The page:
Vitamin D Blood Test
Vitamin D Blood Test
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Vitamin D deficiency is one of the most common deficiencies faced by the UK population. This is due to a lack of sun exposure. As many people work indoors, they fail to reach their minimum vitamin D dosage requirements, which can lead to a whole host of complications and health issues.
If you think you might be deficient in vitamin D, then take our advanced Vitamin D test to find out the very next day. Vitamin D supplements are available in many different forms, including tablets, capsules and liquids. To find our list of vitamin D supplements click here.
Symptoms of a vitamin D deficiency:
- Fatigue and a general feeling of being tired all the time
- Muscle weakness
- Impaired muscle growth (especially among athletes)
- Impaired bone density
- Bone pain
Vitamin D is a vital nutrient that helps the body absorb calcium and phosphorus, which are essential for strong bones and teeth. A lack of vitamin D can lead to bone loss and an increased risk of fractures. Vitamin D also plays an important role in maintaining a healthy immune system.
A vitamin D blood test is a common way to measure how much vitamin D is in your blood. It's used to help diagnose and monitor vitamin D deficiencies. The test measures the level of 25-hydroxyvitamin D (25OHD) in your blood. This is the most accurate measure of your vitamin D levels.
A vitamin D blood test is usually recommended if you have:
- Symptoms of a vitamin D deficiency, such as muscle weakness and pain, low levels of calcium in the blood, or frequent infections
- Dark skin and live in a region with low sunlight exposure year-round
- A medical condition that increases your risk of vitamin D deficiency, such as Crohn's disease or celiac disease
- Been taking medication that can lower your vitamin D levels, such as thiazide diuretics or corticosteroids
Your doctor may also recommend a vitamin D blood test if you're being treated for a vitamin D deficiency. This can help ensure that your treatment is working.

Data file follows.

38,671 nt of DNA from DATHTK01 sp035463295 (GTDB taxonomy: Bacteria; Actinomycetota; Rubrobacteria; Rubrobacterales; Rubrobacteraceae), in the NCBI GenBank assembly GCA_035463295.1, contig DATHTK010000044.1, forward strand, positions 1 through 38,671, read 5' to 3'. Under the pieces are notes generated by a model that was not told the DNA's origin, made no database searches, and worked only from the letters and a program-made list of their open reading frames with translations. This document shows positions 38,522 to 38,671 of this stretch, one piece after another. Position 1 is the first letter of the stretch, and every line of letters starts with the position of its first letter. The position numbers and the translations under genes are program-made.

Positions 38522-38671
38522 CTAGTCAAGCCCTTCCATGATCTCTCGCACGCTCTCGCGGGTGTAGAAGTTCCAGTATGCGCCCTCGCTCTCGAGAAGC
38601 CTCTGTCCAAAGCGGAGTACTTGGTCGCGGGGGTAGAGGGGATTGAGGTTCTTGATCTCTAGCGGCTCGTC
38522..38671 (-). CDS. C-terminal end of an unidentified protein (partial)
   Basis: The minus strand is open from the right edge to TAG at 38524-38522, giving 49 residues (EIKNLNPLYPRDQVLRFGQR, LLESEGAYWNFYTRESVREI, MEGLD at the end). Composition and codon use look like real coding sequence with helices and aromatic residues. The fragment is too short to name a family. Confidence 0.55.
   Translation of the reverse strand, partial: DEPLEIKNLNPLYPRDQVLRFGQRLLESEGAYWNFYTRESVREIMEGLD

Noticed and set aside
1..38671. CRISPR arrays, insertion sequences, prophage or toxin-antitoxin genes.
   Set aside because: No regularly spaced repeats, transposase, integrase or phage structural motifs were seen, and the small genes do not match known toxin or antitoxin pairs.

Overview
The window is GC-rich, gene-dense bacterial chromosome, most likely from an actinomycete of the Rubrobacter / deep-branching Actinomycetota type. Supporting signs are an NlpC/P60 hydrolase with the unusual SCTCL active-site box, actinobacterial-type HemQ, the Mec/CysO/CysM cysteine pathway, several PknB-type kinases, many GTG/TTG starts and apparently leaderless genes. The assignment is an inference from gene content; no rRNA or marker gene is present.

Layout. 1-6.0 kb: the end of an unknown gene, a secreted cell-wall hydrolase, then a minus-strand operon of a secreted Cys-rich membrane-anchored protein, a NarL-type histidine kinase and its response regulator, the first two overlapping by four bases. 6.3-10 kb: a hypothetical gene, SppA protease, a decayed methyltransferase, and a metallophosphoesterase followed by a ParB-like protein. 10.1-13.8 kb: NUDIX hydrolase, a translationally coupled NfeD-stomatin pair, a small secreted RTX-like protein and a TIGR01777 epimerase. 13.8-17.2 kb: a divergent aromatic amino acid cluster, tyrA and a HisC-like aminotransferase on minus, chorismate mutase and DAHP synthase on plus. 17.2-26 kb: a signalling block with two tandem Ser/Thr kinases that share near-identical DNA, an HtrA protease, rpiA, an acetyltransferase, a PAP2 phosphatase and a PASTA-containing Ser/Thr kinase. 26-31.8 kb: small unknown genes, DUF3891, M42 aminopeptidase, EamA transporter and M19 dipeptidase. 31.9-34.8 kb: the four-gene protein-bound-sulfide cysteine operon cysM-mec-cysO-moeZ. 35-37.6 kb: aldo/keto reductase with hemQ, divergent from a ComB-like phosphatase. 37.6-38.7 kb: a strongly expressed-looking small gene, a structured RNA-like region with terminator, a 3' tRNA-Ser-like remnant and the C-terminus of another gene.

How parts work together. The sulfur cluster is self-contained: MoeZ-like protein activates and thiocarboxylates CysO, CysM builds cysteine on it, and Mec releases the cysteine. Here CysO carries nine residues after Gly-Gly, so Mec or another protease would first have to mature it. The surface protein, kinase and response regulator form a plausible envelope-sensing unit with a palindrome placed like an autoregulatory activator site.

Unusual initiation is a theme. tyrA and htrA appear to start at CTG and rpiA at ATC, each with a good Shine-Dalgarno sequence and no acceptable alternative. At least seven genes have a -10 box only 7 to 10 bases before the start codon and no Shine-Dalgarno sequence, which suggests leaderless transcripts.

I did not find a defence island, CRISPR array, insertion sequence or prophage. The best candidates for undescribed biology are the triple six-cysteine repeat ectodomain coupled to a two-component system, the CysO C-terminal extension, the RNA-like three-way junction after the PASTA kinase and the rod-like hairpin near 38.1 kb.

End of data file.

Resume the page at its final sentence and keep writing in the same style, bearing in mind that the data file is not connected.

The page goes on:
The results of a vitamin D blood test are reported as nanomoles per liter (nmol/L). The normal range is 30 to 74 nmol/L. A level of 20 ng/mL or lower is considered a vitamin D deficiency.
If your vitamin D levels are low, your doctor may recommend taking a supplement or getting more sunlight exposure. They may also recommend further testing to look for other causes of your symptoms.
Vitamin D is an important nutrient that helps keep your bones strong and your immune system healthy. A simple blood test can check your vitamin D levels and help ensure you're getting enough of this important nutrient.
Many people do not get enough vitamin D from their diet, and as a result, may be at risk for deficiency. The best way to ensure adequate vitamin D intake is to get regular exposure to sunlight. However, people who do not have access to sunlight or who have dark skin pigmentation may need to take a supplement to meet their needs. Talk to your doctor about whether you should take a supplement.
Some foods that are high in vitamin D include fatty fish, such as salmon and tuna, fortified milk, orange juice, and cereals. If you are concerned about whether you are getting enough vitamin D, ask your doctor to test your blood level.